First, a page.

Volume 24, Issue 3
  • ISSN 1384-6655
  • E-ISSN: 1569-9811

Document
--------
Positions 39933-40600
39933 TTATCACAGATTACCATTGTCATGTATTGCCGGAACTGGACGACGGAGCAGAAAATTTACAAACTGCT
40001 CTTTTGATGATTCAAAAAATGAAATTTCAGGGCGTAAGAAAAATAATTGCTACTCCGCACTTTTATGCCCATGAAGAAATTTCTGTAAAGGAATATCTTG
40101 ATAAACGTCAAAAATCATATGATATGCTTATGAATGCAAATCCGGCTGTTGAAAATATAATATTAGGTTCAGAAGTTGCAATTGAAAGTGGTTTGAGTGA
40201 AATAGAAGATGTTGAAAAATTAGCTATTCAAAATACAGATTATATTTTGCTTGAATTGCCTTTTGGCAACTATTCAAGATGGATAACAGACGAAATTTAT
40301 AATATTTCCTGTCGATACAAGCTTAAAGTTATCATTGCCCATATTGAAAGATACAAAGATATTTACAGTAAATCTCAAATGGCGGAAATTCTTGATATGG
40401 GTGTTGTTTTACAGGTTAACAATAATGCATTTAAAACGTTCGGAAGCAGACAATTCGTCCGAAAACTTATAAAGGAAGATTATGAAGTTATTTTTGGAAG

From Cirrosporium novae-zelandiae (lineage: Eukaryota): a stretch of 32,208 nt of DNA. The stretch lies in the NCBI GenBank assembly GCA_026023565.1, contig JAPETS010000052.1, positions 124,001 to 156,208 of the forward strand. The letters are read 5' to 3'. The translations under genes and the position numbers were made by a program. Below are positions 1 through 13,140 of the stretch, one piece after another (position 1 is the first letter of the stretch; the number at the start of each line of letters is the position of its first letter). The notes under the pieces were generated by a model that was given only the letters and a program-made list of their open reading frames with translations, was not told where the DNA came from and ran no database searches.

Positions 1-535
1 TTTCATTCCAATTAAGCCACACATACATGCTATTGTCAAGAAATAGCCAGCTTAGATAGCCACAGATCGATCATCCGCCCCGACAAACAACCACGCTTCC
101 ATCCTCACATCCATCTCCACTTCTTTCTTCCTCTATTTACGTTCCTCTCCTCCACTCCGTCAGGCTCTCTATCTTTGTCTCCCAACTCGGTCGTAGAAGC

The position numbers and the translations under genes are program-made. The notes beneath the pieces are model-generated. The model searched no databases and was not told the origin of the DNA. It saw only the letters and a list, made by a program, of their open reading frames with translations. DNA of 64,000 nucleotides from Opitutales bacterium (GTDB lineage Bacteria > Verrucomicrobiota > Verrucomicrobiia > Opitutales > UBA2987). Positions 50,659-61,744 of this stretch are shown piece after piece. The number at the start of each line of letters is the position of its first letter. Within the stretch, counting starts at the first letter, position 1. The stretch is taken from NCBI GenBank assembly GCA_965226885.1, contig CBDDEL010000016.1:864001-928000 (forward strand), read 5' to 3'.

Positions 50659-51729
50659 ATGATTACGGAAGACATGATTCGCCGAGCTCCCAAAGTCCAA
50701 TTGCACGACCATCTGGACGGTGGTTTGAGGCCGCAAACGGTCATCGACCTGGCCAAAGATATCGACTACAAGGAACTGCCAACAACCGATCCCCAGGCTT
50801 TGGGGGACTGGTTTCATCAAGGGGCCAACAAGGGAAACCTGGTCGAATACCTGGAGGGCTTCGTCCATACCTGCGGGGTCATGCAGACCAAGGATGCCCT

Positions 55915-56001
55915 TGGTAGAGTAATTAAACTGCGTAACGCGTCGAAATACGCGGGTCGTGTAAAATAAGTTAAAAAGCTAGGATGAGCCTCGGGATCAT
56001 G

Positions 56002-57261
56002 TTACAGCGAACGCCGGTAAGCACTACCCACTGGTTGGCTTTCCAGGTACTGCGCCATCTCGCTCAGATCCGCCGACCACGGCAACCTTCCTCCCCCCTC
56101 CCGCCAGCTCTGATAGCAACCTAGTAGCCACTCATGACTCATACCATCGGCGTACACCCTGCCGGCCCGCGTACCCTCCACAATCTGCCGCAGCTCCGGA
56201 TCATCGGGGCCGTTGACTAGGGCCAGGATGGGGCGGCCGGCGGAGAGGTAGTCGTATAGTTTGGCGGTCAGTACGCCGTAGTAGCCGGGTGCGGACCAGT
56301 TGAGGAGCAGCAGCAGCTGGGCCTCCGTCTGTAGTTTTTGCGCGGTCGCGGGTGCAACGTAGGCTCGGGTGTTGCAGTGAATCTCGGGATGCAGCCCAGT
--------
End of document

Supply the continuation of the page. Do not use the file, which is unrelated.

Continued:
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This article reports initial findings from a study that uses written data from second language (L2) learners of English at different proficiency levels (CEFR A1 to C1) in a large-scale investigation of verb-argument construction (VAC) emergence. The findings provide insights into first VACs in L2 learner production, changes in the learners’ VAC repertoire from low to high proficiency levels, and changes in learners’ dominant verb-VAC associations from low to high proficiency levels. The article also addresses the question what role formulaic sequences play in the L2 acquisition of VACs. Data analyses indicate that, from lowest to highest proficiency levels, the VAC repertoire of L2 English learners shows an increase in VAC types, growth in VAC productivity and complexity, and a development from predominantly fixed sequences to more flexible and productive ones. The findings help to expand our understanding of the processes that underlie construction acquisition in an L2 context.


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